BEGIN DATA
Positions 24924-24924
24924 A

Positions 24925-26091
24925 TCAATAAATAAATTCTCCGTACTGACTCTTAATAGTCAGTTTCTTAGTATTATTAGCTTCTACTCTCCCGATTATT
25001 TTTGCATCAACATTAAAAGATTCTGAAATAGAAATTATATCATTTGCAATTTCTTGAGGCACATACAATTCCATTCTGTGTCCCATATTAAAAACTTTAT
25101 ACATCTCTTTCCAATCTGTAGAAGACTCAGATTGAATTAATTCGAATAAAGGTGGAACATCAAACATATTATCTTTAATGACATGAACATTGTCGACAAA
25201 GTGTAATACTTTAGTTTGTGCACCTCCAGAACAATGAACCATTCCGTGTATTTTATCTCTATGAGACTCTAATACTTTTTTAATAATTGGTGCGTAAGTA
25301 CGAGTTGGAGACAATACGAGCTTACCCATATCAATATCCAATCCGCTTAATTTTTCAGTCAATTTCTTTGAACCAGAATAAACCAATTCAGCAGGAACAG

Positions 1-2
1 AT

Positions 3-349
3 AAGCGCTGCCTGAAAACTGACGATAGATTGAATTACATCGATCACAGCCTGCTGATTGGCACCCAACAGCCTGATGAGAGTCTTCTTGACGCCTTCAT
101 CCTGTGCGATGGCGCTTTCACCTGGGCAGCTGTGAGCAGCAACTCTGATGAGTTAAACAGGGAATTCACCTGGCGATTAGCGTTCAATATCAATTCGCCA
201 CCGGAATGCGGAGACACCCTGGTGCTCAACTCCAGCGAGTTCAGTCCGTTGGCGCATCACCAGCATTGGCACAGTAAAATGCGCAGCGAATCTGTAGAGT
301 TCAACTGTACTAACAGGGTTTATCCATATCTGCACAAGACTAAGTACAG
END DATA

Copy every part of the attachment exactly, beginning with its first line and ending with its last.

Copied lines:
Positions 24924-24924
24924 A

Positions 24925-26091
24925 TCAATAAATAAATTCTCCGTACTGACTCTTAATAGTCAGTTTCTTAGTATTATTAGCTTCTACTCTCCCGATTATT
25001 TTTGCATCAACATTAAAAGATTCTGAAATAGAAATTATATCATTTGCAATTTCTTGAGGCACATACAATTCCATTCTGTGTCCCATATTAAAAACTTTAT
25101 ACATCTCTTTCCAATCTGTAGAAGACTCAGATTGAATTAATTCGAATAAAGGTGGAACATCAAACATATTATCTTTAATGACATGAACATTGTCGACAAA
25201 GTGTAATACTTTAGTTTGTGCACCTCCAGAACAATGAACCATTCCGTGTATTTTATCTCTATGAGACTCTAATACTTTTTTAATAATTGGTGCGTAAGTA
25301 CGAGTTGGAGACAATACGAGCTTACCCATATCAATATCCAATCCGCTTAATTTTTCAGTCAATTTCTTTGAACCAGAATAAACCAATTCAGCAGGAACAG

Positions 1-2
1 AT

Positions 3-349
3 AAGCGCTGCCTGAAAACTGACGATAGATTGAATTACATCGATCACAGCCTGCTGATTGGCACCCAACAGCCTGATGAGAGTCTTCTTGACGCCTTCAT
101 CCTGTGCGATGGCGCTTTCACCTGGGCAGCTGTGAGCAGCAACTCTGATGAGTTAAACAGGGAATTCACCTGGCGATTAGCGTTCAATATCAATTCGCCA
201 CCGGAATGCGGAGACACCCTGGTGCTCAACTCCAGCGAGTTCAGTCCGTTGGCGCATCACCAGCATTGGCACAGTAAAATGCGCAGCGAATCTGTAGAGT
301 TCAACTGTACTAACAGGGTTTATCCATATCTGCACAAGACTAAGTACAG